On the eighth day of my stay in the hospital, in the middle of the night, I picked up the New Testament Serafim had given me and started to read in John 11:4—This sickness will not end in death. No, it is for God’s glory so that God’s Son may be glorified through it.
The words touched me deeply, so I knelt by my hospital bed, confessed all my sins, surrendered my life to Jesus, and asked Him to be my Lord and Savior. My life changed. From that day forward, I gave all my fears and worries to the Lord.
“Maybe It Was the Antibiotics”
The following day, I asked Luzía if she would pray for me. But she just cried and said, “I don’t know how to pray. God won’t hear me.” I told her God hears all of us no matter what we’ve done—as long as we pray in faith.
A few days later, she told me she prayed. I was so happy because I could see God was working in her. On the same day, I asked our friend to pray for me. She told her church members to intercede as well.
The next day Luzía went to an evangelical church with our friends. She loved it. The following Sunday my daughter, Cátia, went with them. She liked it too. When I finally went home after 32 days in the hospital, we all started attending the church together.
After about two months I went to a pneumatologist for a follow-up. When the doctor saw I wasn’t using oxygen, he was surprised. I told him I hadn’t felt the need. He ordered an X-ray, which showed that the hole in my lung was gone.
Luzía asked him how that happened. The doctor laughed and said, “Maybe it was the antibiotics.” But we know it was a miracle from God.
We started attending a church plant, Paredes Alliance Church, as soon as it opened in July 2017. It was started by a team of Alliance international workers from the United States (Michael and Ruth Davis and Charlotte Hisle) and Brazil (Danilo and Elaine Lima).
Because of the discipleship we received from this congregation, Luzía, Cátia, and I were baptized there on the same day earlier this year. My family now attends church and Bible studies every week, and we hope to continue to do so. I don’t want to ever stray from Christ.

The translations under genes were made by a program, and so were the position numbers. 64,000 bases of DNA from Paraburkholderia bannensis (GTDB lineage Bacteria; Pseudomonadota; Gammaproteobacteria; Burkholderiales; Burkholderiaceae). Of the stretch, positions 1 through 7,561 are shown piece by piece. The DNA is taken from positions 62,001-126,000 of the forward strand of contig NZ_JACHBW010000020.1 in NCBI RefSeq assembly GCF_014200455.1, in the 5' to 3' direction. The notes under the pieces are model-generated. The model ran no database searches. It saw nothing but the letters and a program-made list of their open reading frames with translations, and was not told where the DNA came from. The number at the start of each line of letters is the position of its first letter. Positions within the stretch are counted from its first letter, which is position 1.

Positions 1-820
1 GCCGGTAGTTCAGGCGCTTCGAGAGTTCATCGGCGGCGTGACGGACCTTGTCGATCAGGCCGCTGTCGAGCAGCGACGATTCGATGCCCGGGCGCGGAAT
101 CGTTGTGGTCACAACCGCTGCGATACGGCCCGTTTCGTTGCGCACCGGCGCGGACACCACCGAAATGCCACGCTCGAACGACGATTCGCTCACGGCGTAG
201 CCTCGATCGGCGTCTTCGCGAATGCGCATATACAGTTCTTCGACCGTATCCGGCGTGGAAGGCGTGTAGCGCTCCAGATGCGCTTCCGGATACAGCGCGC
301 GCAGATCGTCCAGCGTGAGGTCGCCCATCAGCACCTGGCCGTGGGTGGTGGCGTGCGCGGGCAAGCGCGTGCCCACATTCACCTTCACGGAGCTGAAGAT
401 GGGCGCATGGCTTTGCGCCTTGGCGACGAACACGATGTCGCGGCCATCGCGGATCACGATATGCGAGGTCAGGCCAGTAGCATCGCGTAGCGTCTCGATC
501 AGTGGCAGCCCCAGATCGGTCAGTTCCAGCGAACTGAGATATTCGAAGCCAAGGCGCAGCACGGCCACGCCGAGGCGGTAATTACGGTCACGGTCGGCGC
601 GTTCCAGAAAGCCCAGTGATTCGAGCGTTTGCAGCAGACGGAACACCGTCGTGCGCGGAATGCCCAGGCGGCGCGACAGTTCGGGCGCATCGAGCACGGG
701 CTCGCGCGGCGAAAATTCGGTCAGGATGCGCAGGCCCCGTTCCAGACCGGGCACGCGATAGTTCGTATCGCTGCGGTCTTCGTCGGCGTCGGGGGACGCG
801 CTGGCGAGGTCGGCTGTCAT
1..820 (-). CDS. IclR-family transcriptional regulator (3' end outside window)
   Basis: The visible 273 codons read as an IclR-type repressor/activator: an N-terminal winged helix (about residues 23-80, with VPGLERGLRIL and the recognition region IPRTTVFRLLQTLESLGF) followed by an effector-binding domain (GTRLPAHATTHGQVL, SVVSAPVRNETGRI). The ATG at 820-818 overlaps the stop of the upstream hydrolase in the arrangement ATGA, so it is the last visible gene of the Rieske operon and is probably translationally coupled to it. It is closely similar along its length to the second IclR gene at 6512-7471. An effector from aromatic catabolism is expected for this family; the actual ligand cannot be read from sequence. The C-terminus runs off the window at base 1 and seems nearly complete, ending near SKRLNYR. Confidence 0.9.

At least 155 people have died, dozens are still missing, and thousands have been evacuated during recent flooding and mudslides in Japan.
Alliance international worker/field director Don Schaeffer reports,
“We have been following the news on the Japanese NHK news. The two hardest hit prefectures, Hiroshima and Ehime (on the island of Shikoku), are where we have the most Alliance churches. People in 10 of the cities where we have Alliance churches have lost their lives (115 dead and 61 missing is the latest count with over half of the dead in those two prefectures.) I wrote Rev. Tanaka, president of JAC [Japan Alliance Church], and he said that no churches have been affected by the flooding and landslides. Rev. Tanaka sent a file from Rev. Goto with details about what had happened in various cities where we have Alliance churches. Believers in Kure (near Hiroshima City) and Uchiko (Shikoku) have had homes flooded. Transportation (roads and trains) has been disrupted, and several churches were not able to have worship services on Sunday.”
- For the rains to cease
- For those who have lost loved ones, homes, and possessions
- For the safety of those who remain in highly threatened areas
- For the safety of relief and rescue workers
- For local and national governments as they work together to respond
- For Alliance workers and churches as they find ways to demonstrate Christ’s love in tangible ways
Chinese New Year is China’s biggest family holiday, like Christmas in the United States, and Chinese expatriates tend to feel homesick around this time of year.
That’s why 300–500 Chinese men, women, and children annually gather at Greater Lafayette Chinese Alliance Church (GLCAC) in Indiana to celebrate the new year. Though the guests range in age from infants to seniors, the event ministers uniquely to college students away from their families.
Chinese students and faculty from Purdue University started a Bible study in 1965 focused on reaching their Chinese classmates and colleagues. That Bible study grew into a church and, in 1995, joined The Alliance. Today, the church continues to invite Chinese students and residents to celebrate various holidays with them, but none are more popular than the Chinese New Year.
Many of the guests arrive hours ahead of time to help make thousands of dumplings for the feast. Chinese dumplings are the main delicacy at a new year’s celebration, as they represent fortune or blessing.
The hosts incorporate as many Chinese customs as they can. They hang red lanterns, wear traditional attire, and cook favorite dishes from the provinces represented.